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In the 1840's Mexico has ceded California to the United States, making life nearly impossible for the Mexican population due to the influx of land and gold-crazy Americans. Farmer Joaquin Murrieta revenges the death of his wife against the four Americans who killed her and is branded an outlaw. The reward for his capture is increased as he subsequently kills the men who brutally murder his brother. Joining with bandit Three Fingered Jack, Murrieta raises an army of disaffected Mexicans and goes on a rampage against the Americans, finally forcing his erstwhile friend, Bill Warren, to lead a posse against him. Written by
Doug Sederberg <firstname.lastname@example.org>
The film takes place in the 1840s, yet the guns are mostly repeaters which were not in use yet (though a few might have existed). All pistols are clearly revolvers, rifles are repeaters. Yet the Mexican encampment has a storehouse with kegs of powder, and during the shootout there, several people die trying to bring back a keg of black powder as they were running out of ammo, which would have been useless as they needed bullets not powder. See more »
Written by Stephen Foster
Played during the opening credits
Reprised and sung a cappella by Eric Linden and Bruce Cabot
Played as part of the score often See more »
The film begins with the wedding of Joaquin Murrieta to his devoted young bride in California in 1848--just after the territory was ceded to the United States from Mexico after the Mexican War. Joaquin and his fellow Mexicans are uncertain what to expect under American rule and unfortunately matters are made much worse when gold is discovered--lawlessness and injustice seem inextricably connected to the Gold Rush. While affecting all the Hispanic community in the film, it's worst for Joaquin because Anglos rape and kill his wife (the rape is strongly implied in the film) and a bit later an insane lynch mob kills his brother. Feeling he had no other choice, Joaquin joined a group of bandits and soon increased their number and became a major force for evil. Only later, when it is perhaps too late, does he realize that his actions are wrong and he repents of his new wicked ways.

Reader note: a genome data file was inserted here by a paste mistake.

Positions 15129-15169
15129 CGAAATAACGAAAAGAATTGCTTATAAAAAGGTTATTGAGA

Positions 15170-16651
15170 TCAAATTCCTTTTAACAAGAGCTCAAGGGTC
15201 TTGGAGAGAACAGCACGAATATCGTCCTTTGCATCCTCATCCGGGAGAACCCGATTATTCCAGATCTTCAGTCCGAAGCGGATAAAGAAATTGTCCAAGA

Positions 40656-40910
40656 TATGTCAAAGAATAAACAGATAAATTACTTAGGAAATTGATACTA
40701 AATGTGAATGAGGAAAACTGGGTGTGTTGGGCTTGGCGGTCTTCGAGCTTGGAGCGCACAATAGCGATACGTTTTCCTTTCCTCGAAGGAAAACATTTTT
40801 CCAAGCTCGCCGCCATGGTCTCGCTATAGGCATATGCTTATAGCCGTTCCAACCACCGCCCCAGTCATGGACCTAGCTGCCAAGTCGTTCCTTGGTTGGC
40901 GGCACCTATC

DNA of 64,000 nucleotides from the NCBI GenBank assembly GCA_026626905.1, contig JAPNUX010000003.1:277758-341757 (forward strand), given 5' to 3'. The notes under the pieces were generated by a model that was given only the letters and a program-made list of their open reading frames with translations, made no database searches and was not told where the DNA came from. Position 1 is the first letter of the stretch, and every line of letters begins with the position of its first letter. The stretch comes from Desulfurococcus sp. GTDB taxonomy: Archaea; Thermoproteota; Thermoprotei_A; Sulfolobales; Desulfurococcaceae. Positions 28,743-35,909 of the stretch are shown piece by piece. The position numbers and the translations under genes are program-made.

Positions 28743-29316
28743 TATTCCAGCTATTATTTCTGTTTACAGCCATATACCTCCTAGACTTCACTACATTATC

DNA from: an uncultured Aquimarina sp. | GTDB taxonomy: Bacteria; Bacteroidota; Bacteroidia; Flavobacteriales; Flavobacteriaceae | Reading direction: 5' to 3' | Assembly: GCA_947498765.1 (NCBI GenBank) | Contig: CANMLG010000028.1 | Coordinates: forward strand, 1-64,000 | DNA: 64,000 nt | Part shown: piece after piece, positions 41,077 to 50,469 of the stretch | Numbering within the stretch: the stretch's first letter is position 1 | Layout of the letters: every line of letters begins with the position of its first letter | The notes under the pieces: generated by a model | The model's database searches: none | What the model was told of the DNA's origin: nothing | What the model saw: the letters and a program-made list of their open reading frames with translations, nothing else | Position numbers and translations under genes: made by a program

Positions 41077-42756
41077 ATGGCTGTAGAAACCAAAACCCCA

The plot for this film is quite exciting and Warner Baxter did an excellent job playing lead--as did J. Carrol Naish as his hot-tempered sidekick, "Three fingered Jack". While they were not Hispanic actors, they did credible jobs in the film and I was impressed that the film tried to give Joaquin and his men some humanity and sense of purpose. They were not just mindless killers or bandits. Oddly, Bruce Cabot, a man known for playing bad guys in 1930s and 40s films, plays a very decent and likable guy in this film--one who understands why Joaquin chose a life of crime and sympathizes with his plight. The film has enough action and plot to make it more than just another time-passer.
What makes this excellent film so interesting, though, is that after I finished watching it I did a search on Google and found that there really was a famous bandit named Joaquin Murrieta at the time. However, many of his exploits seem rather legendary and the exact story is muddled over time. How much of the Murrieta saga is based on his movie portrayals and how much of it is true is open to debate.
FYI--Though the movie is set in 1848, gun aficionados will notice that there are LOTS of repeating pistols and rifles in the film--something you would have probably not seen at the time. While there were a very few revolvers and multi-shot rifles in 1848, they were mostly experimental and took ages to load--most being hand-loaded without cartridges. Actual cartridges were super rare and were only seen about a decade later and even by the time the Civil War took place, most weapons were single-shot--taking 30 seconds to a minute to reload. This film just seemed to use the same .45s and other guns you'd find in a Western set in the 1870s. Again and again, people fired and reloaded with great ease--and this would not have been the case in the 1840s.
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